Source: Planta Medica - April 15, 2015 Category: Drugs & Pharmacology Authors: Lang, ChristopherRöttger-Lüer, PatriciaStaiger, Christiane Tags: Reviews Source Type: research

Vaccination of Cattle with the N Terminus of LppQ of Mycoplasma mycoides subsp. mycoides Results in Type III Immune Complex Disease upon Experimental Infection [Microbial Immunity and Vaccines]
Contagious bovine pleuropneumonia (CBPP) is a serious respiratory disease of cattle caused by Mycoplasma mycoides subsp. mycoides. Current vaccines against CBPP induce short-lived immunity and can cause severe postvaccine reactions. Previous studies have identified the N terminus of the transmembrane lipoprotein Q (LppQ-N') of M. mycoides subsp. mycoides as the major antigen and a possible virulence factor. We therefore immunized cattle with purified recombinant LppQ-N' formulated in Freund's adjuvant and challenged them with M. mycoides subsp. mycoides. Vaccinated animals showed a strong seroconversion to LppQ, but they e...
Source: Infection and Immunity - April 15, 2015 Category: Infectious Diseases Authors: Mulongo, M., Frey, J., Smith, K., Schnier, C., Wesonga, H., Naessens, J., McKeever, D. Tags: Microbial Immunity and Vaccines Source Type: research

Clarifying life lost due to cold and heat: a new approach using annual time series
Conclusions In this London annual series, we saw an association of cold with mortality which was broadly similar in magnitude to that found in published daily studies and our own weekly analysis, suggesting that most deaths due to cold were among individuals who would not have died in the next 6 months. The estimated association with heat was imprecise, with the CI including magnitudes found in daily studies but also including zero. (Source: BMJ Open)
Source: BMJ Open - April 15, 2015 Category: Journals (General) Authors: Rehill, N., Armstrong, B., Wilkinson, P. Tags: Open access, Epidemiology, Public health Research Source Type: research

Two Novel Missense Mutations in Nonketotic Hyperglycinemia
We report these cases as 2 novel homozygous mutations; a missense mutation c.593A>T (p.D198 V) in the glycine decarboxylase gene and a splicing mutation c.339G>A (Q113Q) in the aminomethyltransferase gene were detected. We would like to emphasize the genetic difference of our region in inherited metabolic diseases once again. (Source: Journal of Child Neurology)
Source: Journal of Child Neurology - April 15, 2015 Category: Neurology Authors: Yilmaz, B. S., Kor, D., Ceylaner, S., Mert, G. G., Incecik, F., Kartal, E., Mungan, N. O. Tags: Brief Communication Source Type: research

Structured Performance Assessment in Three Pediatric Emergency Scenarios: A Validation Study
To develop and validate 3 performance evaluation checklists (PECs) for systematic performance assessment in 3 clinical scenarios: cardiopulmonary arrest, dyspnea with oxygen desaturation after intubation, and respiratory syncytial virus (RSV). (Source: The Journal of Pediatrics)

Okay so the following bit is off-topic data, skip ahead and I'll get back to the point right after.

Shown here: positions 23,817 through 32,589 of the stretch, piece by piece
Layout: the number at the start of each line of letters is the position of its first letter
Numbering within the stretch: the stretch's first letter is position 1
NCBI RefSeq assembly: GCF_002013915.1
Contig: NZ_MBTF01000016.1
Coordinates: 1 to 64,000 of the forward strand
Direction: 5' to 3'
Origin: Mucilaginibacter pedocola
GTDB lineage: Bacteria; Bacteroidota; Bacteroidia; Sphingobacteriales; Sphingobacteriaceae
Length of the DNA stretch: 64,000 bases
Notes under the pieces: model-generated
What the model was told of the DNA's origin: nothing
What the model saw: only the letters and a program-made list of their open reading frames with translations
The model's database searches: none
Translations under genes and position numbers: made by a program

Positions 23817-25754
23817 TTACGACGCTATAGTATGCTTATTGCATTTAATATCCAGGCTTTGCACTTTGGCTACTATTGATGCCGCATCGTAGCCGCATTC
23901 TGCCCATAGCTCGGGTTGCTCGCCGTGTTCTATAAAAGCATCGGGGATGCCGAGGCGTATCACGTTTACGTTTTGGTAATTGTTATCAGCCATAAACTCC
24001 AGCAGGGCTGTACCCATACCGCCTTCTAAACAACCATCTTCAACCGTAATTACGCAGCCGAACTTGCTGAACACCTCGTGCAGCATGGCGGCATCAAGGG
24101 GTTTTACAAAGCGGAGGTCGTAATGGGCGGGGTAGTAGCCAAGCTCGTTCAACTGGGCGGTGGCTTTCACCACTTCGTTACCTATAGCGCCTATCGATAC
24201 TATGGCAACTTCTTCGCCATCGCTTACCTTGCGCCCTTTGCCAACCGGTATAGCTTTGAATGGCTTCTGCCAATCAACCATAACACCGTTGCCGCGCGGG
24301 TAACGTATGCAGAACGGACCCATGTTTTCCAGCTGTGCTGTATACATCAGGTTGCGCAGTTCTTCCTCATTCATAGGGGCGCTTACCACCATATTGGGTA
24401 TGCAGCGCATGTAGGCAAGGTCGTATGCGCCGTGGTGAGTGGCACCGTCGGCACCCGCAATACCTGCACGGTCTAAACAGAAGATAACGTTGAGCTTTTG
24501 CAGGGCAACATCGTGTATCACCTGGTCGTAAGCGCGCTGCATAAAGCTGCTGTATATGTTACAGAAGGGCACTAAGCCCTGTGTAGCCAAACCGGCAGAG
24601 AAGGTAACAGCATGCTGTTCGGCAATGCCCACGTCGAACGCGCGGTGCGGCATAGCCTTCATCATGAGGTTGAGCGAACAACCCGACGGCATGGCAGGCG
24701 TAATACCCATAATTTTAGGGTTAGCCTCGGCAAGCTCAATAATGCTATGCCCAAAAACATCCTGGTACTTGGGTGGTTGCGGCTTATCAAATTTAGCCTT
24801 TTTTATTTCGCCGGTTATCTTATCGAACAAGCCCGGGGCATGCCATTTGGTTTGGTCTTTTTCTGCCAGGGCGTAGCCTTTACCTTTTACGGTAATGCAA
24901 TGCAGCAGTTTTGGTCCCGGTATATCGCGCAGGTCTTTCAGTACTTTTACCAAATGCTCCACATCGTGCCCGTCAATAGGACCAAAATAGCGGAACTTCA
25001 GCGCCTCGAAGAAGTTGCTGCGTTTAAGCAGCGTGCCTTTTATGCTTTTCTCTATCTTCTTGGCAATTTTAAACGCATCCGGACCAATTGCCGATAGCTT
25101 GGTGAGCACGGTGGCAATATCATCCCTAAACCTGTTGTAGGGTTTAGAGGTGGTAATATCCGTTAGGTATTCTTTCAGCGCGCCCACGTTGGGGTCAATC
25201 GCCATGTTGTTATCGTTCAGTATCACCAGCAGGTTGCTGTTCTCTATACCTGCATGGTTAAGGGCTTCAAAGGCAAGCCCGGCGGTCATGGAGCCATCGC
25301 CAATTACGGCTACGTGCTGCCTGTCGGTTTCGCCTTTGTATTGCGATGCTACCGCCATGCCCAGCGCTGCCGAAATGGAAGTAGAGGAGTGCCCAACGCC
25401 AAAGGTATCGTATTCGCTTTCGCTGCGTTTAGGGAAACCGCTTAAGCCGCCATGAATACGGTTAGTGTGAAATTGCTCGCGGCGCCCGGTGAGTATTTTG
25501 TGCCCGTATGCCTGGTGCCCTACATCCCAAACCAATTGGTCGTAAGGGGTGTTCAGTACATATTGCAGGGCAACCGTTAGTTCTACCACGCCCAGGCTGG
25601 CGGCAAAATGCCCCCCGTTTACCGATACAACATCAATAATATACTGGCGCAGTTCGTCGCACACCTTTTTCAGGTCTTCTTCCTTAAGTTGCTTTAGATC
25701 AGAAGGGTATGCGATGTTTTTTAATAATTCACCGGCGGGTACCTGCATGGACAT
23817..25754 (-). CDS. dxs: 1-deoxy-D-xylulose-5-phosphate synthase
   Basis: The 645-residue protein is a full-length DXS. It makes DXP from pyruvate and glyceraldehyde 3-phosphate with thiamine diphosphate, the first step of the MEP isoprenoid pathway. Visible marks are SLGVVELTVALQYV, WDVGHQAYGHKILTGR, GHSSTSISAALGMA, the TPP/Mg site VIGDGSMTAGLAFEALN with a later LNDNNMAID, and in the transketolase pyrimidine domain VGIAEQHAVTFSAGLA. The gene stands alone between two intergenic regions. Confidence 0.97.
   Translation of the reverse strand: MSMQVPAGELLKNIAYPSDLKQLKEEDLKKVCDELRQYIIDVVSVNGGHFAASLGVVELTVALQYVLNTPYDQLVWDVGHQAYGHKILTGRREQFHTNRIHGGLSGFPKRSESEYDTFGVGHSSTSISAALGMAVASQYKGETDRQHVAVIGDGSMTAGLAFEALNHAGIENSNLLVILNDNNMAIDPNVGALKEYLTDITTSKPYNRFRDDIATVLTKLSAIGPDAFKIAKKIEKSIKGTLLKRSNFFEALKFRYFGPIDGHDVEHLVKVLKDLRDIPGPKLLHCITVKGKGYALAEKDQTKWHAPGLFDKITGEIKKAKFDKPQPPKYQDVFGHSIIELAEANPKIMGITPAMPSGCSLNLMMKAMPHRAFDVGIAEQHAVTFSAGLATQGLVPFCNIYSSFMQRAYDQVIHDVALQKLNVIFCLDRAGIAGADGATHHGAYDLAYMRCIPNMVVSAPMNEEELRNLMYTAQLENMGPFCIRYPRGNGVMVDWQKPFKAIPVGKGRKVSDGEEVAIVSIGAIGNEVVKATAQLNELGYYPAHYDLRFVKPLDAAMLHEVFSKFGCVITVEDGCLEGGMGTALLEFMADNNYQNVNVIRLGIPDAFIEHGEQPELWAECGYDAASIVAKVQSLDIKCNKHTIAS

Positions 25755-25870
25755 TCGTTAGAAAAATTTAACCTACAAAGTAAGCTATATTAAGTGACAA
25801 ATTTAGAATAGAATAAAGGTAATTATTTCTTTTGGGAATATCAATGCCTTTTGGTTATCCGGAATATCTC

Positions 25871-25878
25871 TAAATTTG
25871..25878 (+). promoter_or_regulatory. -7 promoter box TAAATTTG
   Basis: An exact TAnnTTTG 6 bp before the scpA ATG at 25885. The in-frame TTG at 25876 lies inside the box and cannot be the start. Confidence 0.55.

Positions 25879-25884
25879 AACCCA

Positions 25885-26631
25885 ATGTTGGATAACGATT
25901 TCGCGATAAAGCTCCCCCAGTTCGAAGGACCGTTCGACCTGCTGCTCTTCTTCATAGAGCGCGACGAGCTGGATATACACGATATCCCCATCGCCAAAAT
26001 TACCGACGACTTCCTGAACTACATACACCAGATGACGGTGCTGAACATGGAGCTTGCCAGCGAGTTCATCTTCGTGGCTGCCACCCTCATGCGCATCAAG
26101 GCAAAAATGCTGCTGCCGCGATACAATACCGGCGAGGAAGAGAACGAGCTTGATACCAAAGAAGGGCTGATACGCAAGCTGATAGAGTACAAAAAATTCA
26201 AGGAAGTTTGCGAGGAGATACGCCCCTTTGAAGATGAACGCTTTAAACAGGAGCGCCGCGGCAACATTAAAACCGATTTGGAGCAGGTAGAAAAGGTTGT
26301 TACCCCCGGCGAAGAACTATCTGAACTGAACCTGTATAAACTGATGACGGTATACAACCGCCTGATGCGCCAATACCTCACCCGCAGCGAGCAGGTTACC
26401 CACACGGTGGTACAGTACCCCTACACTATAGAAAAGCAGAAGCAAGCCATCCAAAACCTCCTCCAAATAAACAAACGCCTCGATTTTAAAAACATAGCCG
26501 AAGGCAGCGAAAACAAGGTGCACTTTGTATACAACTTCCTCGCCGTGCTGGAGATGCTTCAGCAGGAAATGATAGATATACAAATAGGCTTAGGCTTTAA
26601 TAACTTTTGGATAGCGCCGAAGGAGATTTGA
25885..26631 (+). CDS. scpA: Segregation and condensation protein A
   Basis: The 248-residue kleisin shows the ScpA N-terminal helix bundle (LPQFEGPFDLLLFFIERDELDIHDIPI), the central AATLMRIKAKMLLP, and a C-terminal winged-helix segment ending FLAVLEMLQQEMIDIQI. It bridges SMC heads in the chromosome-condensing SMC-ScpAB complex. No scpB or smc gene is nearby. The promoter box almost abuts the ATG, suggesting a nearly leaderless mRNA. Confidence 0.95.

Source: The Journal of Pediatrics - April 15, 2015 Category: Pediatrics Authors: Jan Schmutz, Tanja Manser, Julia Keil, Ellen Heimberg, Florian Hoffmann Tags: Original Article Source Type: research

Adaptive motion mapping in pancreatic SBRT patients using Fourier transforms
Recent studies suggest that 4DCT is unable to accurately measure respiratory-induced pancreatic tumor motion. In this work, we assessed the daily motion of pancreatic tumors treated with SBRT, and developed adaptive strategies to predict and account for this motion. (Source: Radiotherapy and Oncology)
Source: Radiotherapy and Oncology - April 15, 2015 Category: Radiology Authors: Bernard L. Jones, Tracey Schefter, Moyed Miften Tags: Original article Source Type: research

The mycobacterial PhoH2 proteins are type II toxin antitoxins coupled to RNA helicase domains
PhoH2 proteins are found in a diverse range of organisms that span the bacterial tree and little is known about this large protein family. PhoH2 proteins have two domains: An N-terminal PIN domain fused to a C-terminal PhoH domain. The genome of Mycobacterium tuberculosis encodes 48 PIN-domains and 47 of these constitute the VapC components of the 47 VapBC toxin-antitoxins. The 48th member of the M. tuberculosis PIN-domain array is found in the single PhoH2 protein encoded in the genome. All characterized PIN domain proteins are RNases and the PhoH domains are predicted ATPases. (Source: Tuberculosis)
Source: Tuberculosis - April 15, 2015 Category: Respiratory Medicine Authors: Emma S.V. Andrews, Vickery L. Arcus Source Type: research

Moxifloxacin plus standard first-line therapy in the treatment of pulmonary tuberculosis: A meta-analysis
The fluoroquinolone moxifloxacin has potent activity against M. tuberculosis and has been recommended by the guidelines for the treatment of pulmonary tuberculosis (TB). Monotherapy is not recommended by the guidelines and only a few studies have evaluated the efficacy and safety of moxifloxacin plus standard first-line therapy in treating TB. The purpose of this meta-analysis was to further investigate the efficacy and safety of moxifloxacin plus standard therapy compared with standard therapy alone in treating patients with pulmonary TB. (Source: Tuberculosis)
Source: Tuberculosis - April 15, 2015 Category: Respiratory Medicine Authors: Zhi Chen, Jian-Qin Liang, Jin-He Wang, Shi-Sheng Feng MM, Guang-Yu Zhang Tags: Epidemiology Source Type: research

Biomarkers for Paediatric Respiratory Diseases
(Source: Paediatric Respiratory Reviews)